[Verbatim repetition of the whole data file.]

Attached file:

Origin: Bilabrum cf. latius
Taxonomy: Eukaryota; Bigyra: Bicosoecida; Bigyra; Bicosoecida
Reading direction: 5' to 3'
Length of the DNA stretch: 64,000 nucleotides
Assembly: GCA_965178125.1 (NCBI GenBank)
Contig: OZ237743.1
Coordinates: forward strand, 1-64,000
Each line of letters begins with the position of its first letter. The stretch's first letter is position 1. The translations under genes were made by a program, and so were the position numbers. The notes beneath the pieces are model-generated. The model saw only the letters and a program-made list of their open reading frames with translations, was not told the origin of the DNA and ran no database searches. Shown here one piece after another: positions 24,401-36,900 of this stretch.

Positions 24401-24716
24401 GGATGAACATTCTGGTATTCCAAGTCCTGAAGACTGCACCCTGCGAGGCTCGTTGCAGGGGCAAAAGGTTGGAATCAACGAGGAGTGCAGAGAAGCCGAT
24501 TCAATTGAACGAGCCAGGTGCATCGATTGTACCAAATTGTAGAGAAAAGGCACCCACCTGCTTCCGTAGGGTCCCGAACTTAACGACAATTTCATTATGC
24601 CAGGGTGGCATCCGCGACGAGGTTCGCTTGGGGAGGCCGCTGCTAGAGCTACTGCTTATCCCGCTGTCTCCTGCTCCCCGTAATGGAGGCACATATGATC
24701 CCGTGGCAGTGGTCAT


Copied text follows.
Origin: Bilabrum cf. latius
Taxonomy: Eukaryota; Bigyra: Bicosoecida; Bigyra; Bicosoecida
Reading direction: 5' to 3'
Length of the DNA stretch: 64,000 nucleotides
Assembly: GCA_965178125.1 (NCBI GenBank)
Contig: OZ237743.1
Coordinates: forward strand, 1-64,000
Each line of letters begins with the position of its first letter. The stretch's first letter is position 1. The translations under genes were made by a program, and so were the position numbers. The notes beneath the pieces are model-generated. The model saw only the letters and a program-made list of their open reading frames with translations, was not told the origin of the DNA and ran no database searches. Shown here one piece after another: positions 24,401-36,900 of this stretch.

Positions 24401-24716
24401 GGATGAACATTCTGGTATTCCAAGTCCTGAAGACTGCACCCTGCGAGGCTCGTTGCAGGGGCAAAAGGTTGGAATCAACGAGGAGTGCAGAGAAGCCGAT
24501 TCAATTGAACGAGCCAGGTGCATCGATTGTACCAAATTGTAGAGAAAAGGCACCCACCTGCTTCCGTAGGGTCCCGAACTTAACGACAATTTCATTATGC
24601 CAGGGTGGCATCCGCGACGAGGTTCGCTTGGGGAGGCCGCTGCTAGAGCTACTGCTTATCCCGCTGTCTCCTGCTCCCCGTAATGGAGGCACATATGATC
24701 CCGTGGCAGTGGTCAT